Disney’s “Avatar: The Way of Water” has received a highly sought-after release in China, which is encouraging news for a movie that needs strong box office performance to cover its hefty production costs.
One of the few Hollywood films to have recently been permitted access to the Chinese market is the eagerly anticipated “Avatar” sequel from 2009. Government officials in the area have been strict about which films can be screened for its entertainment-hungry population, and they started tightening restrictions on Western films even before the pandemic.
The Wall Street Journal broke the news first, and it was announced on the official Weibo account of 20th Century Studios
“The Way of Water” director James Cameron hasn’t given it a budget figure, although estimations place it over $250 million. The sequel’s budget is so expensive, according to the writer and director, that it will need to become the third or fourth biggest grossing movie ever to break even. Accordingly, the movie will have to surpass $2 billion globally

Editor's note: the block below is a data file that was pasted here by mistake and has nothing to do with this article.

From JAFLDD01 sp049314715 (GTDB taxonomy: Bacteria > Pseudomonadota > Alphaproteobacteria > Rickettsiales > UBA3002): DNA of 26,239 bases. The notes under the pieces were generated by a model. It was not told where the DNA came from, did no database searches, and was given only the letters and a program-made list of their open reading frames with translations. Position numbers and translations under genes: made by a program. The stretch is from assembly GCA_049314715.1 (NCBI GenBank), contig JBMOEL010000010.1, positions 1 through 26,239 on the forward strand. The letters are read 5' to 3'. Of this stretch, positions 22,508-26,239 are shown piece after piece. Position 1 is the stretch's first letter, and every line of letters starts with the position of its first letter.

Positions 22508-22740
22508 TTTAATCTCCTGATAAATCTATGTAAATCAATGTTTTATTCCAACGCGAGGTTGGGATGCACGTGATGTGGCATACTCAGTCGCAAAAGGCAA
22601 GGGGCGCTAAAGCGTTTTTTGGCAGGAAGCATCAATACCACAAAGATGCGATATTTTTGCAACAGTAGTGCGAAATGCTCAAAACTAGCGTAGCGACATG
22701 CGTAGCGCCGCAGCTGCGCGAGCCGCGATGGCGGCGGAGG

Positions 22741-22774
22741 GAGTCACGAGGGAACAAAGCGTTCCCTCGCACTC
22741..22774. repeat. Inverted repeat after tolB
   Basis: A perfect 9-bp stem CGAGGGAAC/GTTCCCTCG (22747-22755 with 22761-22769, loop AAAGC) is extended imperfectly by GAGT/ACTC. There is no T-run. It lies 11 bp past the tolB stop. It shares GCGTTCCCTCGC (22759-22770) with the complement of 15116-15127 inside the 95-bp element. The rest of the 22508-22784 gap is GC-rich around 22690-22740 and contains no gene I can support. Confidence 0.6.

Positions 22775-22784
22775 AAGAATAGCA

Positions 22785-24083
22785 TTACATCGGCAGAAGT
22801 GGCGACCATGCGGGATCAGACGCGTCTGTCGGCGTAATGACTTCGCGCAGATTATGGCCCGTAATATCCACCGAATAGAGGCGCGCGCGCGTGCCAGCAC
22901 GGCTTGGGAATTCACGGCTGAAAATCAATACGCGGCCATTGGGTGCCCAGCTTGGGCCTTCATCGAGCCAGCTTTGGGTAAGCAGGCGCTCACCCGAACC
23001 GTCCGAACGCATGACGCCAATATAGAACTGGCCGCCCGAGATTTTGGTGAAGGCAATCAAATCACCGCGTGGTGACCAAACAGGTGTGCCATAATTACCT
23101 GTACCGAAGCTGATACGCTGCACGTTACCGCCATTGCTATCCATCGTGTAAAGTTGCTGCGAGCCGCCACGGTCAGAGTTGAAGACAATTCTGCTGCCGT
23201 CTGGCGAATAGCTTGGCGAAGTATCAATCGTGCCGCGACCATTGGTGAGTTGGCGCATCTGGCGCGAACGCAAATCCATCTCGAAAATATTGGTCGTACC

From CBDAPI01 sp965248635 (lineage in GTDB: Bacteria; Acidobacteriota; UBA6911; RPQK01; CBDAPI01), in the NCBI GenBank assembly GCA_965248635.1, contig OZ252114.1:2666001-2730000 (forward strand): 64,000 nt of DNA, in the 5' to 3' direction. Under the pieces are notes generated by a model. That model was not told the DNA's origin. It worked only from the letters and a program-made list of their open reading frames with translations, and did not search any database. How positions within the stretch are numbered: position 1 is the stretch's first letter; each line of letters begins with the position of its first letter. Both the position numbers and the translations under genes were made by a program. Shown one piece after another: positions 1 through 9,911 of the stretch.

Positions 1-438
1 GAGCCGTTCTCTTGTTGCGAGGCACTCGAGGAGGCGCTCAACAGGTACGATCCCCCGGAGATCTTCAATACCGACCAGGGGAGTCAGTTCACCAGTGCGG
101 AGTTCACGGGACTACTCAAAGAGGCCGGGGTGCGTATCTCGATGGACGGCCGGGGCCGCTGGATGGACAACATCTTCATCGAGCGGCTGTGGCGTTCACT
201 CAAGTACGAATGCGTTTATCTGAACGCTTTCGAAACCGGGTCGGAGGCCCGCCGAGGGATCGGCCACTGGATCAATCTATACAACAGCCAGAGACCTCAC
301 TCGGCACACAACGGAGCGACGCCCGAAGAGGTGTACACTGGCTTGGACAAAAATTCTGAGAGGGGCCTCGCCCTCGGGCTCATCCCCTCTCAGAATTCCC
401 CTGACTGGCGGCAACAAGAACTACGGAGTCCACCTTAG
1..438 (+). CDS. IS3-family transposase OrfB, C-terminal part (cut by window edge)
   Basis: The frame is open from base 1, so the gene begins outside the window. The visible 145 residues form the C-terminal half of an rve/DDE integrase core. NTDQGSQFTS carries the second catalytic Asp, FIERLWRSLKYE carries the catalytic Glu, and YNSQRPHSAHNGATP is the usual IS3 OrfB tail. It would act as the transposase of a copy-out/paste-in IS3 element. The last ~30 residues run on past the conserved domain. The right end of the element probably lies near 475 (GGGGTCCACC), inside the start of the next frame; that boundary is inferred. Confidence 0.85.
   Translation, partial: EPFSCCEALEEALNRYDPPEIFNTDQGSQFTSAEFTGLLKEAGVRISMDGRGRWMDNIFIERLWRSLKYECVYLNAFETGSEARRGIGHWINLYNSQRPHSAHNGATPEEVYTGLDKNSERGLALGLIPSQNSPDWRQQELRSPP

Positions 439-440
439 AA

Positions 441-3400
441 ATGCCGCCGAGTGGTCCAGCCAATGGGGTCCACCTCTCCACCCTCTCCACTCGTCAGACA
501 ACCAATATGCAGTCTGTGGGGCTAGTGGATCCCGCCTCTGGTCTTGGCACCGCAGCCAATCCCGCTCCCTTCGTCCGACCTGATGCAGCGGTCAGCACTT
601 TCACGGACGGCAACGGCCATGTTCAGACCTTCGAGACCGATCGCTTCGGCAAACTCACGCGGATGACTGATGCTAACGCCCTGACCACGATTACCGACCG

The success of “Avatar” at the box office in 2009 was largely due to international ticket sales, which accounted for $2.13 billion of the movie’s overall $2.91 billion in ticket sales. Chinese funding totaled about $265 million.
China was the second-highest grossing theatre market in the world before the pandemic. It has been one of the fastest markets to rebound and provide movie office success since theatres in the nation reopened.
The total box office in China in 2009 was $910 million. Its box office took in over $8 billion a decade later.
The fact that this release will occur on December 16, the same day as its domestic launch, is arguably its most significant feature. By releasing “Avengers: Endgame” simultaneously in the U.S. and China, Disney was able to achieve the highest worldwide opening weekend in movie history.
As audiences flocked to theatres to watch “Avatar” in premium formats, the movie enjoyed tremendous success in China both during its initial release and during its subsequent rerelease in early 2021. These screenings can increase overall ticket sales but are more expensive than standard laser or digital showings.